Difference Between Judaism And Zoroastrian Monotheism

1320 Words 6 Pages
Register to read the introduction… There is a famous passage in Second Isaiah, composed during or after the Exile, which is sometimes cited as a Jewish rebuke to the Zoroastrian idea of a dualistic God: "I form the light, and create darkness: I make peace, and create evil: I the Lord do all these things." (Isaiah 45:7) This passage, which is a major source for Jewish speculation on the source of good and evil in the world, denies the Zoroastrian idea of a God who is the source only of "good" and favorable things.
The philosophical minds of the two cultures may indeed have recognized each other as fellow monotheists, but this central Jewish doctrine is one which was not learned from the Zoroastrians. It grew from the original monotheistic revelation attributed to Moses, just as Zoroastrian monotheism grew from the revelation of Zarathushtra. These were
…show more content…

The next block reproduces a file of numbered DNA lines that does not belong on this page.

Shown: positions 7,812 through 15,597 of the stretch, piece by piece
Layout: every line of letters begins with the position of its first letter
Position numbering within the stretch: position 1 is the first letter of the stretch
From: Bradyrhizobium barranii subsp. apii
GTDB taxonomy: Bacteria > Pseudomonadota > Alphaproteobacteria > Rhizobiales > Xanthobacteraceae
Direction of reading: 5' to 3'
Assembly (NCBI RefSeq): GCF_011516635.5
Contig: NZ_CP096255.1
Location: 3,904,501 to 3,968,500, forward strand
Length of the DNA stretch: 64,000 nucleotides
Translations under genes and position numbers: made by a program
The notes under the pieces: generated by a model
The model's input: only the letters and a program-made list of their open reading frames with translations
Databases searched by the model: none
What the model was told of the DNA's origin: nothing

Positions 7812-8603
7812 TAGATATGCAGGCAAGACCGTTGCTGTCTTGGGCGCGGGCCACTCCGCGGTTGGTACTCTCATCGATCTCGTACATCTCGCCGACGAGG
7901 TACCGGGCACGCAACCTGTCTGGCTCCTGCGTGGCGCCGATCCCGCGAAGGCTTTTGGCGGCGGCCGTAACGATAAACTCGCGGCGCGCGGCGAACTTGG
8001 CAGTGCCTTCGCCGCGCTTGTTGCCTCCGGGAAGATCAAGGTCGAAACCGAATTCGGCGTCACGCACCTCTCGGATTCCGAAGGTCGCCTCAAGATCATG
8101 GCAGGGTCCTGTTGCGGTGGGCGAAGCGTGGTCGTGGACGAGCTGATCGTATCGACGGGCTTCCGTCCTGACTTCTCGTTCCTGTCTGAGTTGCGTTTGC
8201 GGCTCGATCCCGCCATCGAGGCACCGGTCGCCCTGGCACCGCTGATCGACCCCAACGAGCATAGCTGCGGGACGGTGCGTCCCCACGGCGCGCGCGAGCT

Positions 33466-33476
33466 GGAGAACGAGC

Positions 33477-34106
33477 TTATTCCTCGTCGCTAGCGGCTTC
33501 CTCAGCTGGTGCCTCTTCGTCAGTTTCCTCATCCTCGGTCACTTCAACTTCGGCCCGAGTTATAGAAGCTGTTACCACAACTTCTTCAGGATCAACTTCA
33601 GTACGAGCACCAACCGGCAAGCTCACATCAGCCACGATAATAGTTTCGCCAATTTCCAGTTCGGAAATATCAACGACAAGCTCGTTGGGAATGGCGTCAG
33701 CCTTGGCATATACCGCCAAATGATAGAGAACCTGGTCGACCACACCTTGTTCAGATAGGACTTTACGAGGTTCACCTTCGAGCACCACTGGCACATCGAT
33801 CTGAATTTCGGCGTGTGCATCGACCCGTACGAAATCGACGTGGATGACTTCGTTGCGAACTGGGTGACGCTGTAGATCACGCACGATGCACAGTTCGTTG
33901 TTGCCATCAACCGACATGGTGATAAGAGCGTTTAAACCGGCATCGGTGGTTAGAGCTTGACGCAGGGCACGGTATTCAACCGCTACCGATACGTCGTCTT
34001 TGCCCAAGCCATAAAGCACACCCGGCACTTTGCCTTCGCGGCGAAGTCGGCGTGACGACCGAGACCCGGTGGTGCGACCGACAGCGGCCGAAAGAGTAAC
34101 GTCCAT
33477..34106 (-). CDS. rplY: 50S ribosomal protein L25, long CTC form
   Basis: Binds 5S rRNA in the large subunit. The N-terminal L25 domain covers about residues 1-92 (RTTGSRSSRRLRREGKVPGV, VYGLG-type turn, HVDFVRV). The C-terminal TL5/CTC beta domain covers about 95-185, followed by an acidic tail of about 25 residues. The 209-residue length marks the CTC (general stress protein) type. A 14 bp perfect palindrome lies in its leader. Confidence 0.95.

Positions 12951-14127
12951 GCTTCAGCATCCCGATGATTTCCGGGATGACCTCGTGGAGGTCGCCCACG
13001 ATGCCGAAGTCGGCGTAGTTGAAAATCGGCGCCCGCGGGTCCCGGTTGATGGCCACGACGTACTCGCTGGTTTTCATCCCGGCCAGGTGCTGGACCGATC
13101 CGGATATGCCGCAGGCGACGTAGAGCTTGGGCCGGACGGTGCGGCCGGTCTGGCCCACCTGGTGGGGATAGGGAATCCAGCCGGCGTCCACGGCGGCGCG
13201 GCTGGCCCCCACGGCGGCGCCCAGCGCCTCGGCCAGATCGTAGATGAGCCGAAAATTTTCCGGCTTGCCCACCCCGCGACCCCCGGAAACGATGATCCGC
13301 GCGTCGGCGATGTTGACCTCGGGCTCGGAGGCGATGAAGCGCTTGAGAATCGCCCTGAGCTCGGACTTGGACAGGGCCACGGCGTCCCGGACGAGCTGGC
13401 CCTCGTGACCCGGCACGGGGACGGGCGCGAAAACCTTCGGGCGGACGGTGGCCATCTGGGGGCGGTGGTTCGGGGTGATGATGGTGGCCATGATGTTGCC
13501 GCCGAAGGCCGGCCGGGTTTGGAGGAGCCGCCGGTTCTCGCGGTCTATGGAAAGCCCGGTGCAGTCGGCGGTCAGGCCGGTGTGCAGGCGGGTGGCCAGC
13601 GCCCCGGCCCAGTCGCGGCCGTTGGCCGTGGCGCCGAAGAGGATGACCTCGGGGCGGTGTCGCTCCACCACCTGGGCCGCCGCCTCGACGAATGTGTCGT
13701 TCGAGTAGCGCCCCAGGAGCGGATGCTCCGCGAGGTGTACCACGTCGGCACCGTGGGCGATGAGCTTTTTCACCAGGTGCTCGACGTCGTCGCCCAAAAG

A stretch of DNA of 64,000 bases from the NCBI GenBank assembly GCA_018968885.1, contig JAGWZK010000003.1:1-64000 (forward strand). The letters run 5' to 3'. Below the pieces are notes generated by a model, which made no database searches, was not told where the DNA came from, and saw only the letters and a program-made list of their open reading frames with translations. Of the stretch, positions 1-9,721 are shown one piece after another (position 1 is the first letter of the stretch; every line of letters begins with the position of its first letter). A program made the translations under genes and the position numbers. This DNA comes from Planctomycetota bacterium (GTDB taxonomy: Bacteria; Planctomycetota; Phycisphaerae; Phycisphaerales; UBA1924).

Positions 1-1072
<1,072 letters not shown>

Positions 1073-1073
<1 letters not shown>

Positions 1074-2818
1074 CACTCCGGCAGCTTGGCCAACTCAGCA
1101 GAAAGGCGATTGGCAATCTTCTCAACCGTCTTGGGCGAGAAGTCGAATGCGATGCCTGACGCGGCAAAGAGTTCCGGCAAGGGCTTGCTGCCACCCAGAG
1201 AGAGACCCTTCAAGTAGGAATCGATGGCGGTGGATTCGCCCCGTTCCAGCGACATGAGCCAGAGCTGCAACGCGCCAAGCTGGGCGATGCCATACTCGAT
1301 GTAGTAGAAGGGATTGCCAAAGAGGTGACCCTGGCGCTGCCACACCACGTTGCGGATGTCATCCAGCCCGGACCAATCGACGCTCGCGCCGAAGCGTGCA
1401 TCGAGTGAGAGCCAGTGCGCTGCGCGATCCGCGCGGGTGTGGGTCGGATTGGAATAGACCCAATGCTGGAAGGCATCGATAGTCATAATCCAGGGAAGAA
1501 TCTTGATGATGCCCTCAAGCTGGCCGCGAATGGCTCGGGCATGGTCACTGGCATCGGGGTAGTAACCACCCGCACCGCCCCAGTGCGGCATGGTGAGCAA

One of the most visible changes after the Exile is the emergence of a Jewish idea of Heaven, Hell, and the afterlife. Before the Exile and Persian contact, Jews believed that the souls of the dead went to a dull, Hades-like place called "Sheol." After the Exile, the idea of a moralized afterlife, with heavenly rewards for the good and hellish punishment for the evil, appear in Judaism. One of the words for "heaven" in the Bible is Paradise - and this word, from the ancient Iranian words pairi-daeza, "enclosed garden," is one of the very few definite Persian loan-words in the Bible. This moral view of the afterlife is characteristic of Zarathushtrian teaching from its very beginning in the

Related Documents